Tag Archives | Decade of Commemorations

If Ireland north and south can commemorate the First World War together, so should the Germans alongside the wartime Allies

A piece in the Indy by Matthew Norman on the UK’s plans to commemorate World War 1 has to be read quite carefully to register the satire against the (English) Culture secretary’s smiley  moral equivalence approach to the vexed issue of war guilt. Were the Germans the clear aggressors or “were we all to blame?” The more…

Decade of remembrance, reconciliation or renewal?

Here’s something we’ve been poor at talking about so far. Last year was the first of a decade of significant centenaries in Irish history. The first of them, the signing of the Convenant actually passed without a great deal of comment, or any serious revisiting of its meaning in contemporary society. On on level the more…

We need fresher thinking than this

Two New Year articles worth noting which struggle with the abiding theme. Given prime billing in the Irish Times, Robin Wilson laments the anti-democratic and physical force elements in both of our traditions as we move further into the decade of commemoration. His historical sweep of a century reinforces his determinist case against the GFA more…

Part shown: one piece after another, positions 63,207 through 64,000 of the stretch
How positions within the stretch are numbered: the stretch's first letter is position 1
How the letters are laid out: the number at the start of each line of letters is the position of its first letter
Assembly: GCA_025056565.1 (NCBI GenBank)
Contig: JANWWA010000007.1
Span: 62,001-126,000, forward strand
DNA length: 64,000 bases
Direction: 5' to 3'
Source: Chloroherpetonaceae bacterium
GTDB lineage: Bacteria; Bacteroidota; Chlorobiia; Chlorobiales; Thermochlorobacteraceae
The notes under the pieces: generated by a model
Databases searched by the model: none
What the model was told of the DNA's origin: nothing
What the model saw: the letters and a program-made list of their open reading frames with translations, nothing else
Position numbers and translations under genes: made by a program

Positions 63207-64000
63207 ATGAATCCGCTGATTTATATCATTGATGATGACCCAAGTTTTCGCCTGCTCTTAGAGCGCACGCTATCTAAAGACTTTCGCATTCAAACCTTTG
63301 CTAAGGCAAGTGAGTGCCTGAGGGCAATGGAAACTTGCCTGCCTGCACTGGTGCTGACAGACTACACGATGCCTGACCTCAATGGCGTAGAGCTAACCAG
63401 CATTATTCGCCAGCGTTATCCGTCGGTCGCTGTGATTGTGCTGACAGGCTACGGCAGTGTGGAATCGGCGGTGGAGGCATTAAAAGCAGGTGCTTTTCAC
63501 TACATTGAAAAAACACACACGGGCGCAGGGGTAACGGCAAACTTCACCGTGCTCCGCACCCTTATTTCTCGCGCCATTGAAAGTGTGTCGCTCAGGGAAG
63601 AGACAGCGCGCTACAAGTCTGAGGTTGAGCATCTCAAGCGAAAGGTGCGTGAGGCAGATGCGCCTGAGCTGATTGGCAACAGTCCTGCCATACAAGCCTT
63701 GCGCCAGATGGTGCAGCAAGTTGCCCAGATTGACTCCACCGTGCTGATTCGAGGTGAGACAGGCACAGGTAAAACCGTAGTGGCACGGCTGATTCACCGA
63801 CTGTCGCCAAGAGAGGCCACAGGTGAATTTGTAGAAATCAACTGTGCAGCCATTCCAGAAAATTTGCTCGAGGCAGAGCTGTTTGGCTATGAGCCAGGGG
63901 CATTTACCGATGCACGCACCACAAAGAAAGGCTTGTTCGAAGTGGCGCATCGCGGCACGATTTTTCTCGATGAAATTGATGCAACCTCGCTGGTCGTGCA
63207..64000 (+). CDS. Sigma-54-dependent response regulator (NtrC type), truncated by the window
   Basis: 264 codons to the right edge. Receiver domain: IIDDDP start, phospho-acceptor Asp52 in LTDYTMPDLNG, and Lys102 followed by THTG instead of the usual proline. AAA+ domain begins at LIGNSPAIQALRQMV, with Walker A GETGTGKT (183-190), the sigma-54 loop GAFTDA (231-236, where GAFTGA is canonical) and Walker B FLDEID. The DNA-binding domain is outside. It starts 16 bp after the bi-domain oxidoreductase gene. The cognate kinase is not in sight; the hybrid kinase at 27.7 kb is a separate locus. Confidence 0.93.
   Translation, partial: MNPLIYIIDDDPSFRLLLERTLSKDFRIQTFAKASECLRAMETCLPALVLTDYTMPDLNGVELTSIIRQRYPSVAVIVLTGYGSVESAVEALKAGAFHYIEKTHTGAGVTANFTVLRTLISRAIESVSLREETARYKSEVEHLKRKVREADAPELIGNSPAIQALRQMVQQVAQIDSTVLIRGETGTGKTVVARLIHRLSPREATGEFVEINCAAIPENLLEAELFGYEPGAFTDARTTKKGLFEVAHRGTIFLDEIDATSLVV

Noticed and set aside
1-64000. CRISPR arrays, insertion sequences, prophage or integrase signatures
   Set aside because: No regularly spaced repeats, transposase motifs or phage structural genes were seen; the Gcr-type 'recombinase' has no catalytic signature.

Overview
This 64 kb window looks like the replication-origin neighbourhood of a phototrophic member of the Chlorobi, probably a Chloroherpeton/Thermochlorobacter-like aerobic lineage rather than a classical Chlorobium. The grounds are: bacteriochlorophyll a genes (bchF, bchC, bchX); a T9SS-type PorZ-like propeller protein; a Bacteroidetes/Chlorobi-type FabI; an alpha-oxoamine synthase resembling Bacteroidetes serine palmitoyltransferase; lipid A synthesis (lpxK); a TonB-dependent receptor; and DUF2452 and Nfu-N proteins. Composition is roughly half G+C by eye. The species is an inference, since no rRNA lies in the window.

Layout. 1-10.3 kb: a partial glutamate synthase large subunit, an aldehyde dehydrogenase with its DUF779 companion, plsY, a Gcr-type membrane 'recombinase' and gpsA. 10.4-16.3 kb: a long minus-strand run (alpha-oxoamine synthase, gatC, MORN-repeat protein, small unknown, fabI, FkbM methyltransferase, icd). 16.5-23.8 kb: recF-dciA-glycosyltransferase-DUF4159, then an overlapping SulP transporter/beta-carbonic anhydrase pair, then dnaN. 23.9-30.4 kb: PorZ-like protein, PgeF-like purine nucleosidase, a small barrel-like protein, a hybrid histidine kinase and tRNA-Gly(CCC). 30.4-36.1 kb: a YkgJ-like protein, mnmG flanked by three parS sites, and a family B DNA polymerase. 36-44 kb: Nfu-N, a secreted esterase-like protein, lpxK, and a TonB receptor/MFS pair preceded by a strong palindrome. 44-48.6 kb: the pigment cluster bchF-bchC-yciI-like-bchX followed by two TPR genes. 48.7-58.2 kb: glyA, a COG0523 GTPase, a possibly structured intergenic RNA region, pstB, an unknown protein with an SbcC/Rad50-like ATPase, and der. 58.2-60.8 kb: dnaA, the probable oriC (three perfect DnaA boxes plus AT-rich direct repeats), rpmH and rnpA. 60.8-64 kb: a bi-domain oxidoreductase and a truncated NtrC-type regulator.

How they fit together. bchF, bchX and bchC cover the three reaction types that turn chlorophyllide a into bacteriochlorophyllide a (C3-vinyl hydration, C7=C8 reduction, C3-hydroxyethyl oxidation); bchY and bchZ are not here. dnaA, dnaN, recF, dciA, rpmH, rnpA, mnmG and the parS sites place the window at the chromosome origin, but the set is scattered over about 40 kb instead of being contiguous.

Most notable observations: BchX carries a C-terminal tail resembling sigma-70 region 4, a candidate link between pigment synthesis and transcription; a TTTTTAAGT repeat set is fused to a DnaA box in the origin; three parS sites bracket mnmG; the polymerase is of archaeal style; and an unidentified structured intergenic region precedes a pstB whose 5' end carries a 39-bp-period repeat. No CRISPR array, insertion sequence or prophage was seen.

Why half centenaries are deadlier than the decade of centenaries just about to begin…

FitzJamesHorse’s blog has great piece on history and human memory, not least on what living through a violent period of history reveals about ordinary life… You should really read the whole thing, but here’s his conclusion: I believe that the present obsession with the Decade of Centenaries……..Ulster Covenant (1912), Easter (1916), Somme (1916), Partition (1922)………deflects more…

Signing up to the Covenant: An Alternative Vision for the Future?

1912 A Hundred Years On - still

At Thursday night’s annual Catherwood Lecture, Johnston McMaster covered a lot of ground in his talk entitled Signing up to the Covenant: An Alternative Vision for the Future? He started by explaining that his grandfather had signed the covenant, and continued to question throughout the talk whether he would have signed it if he’d lived more…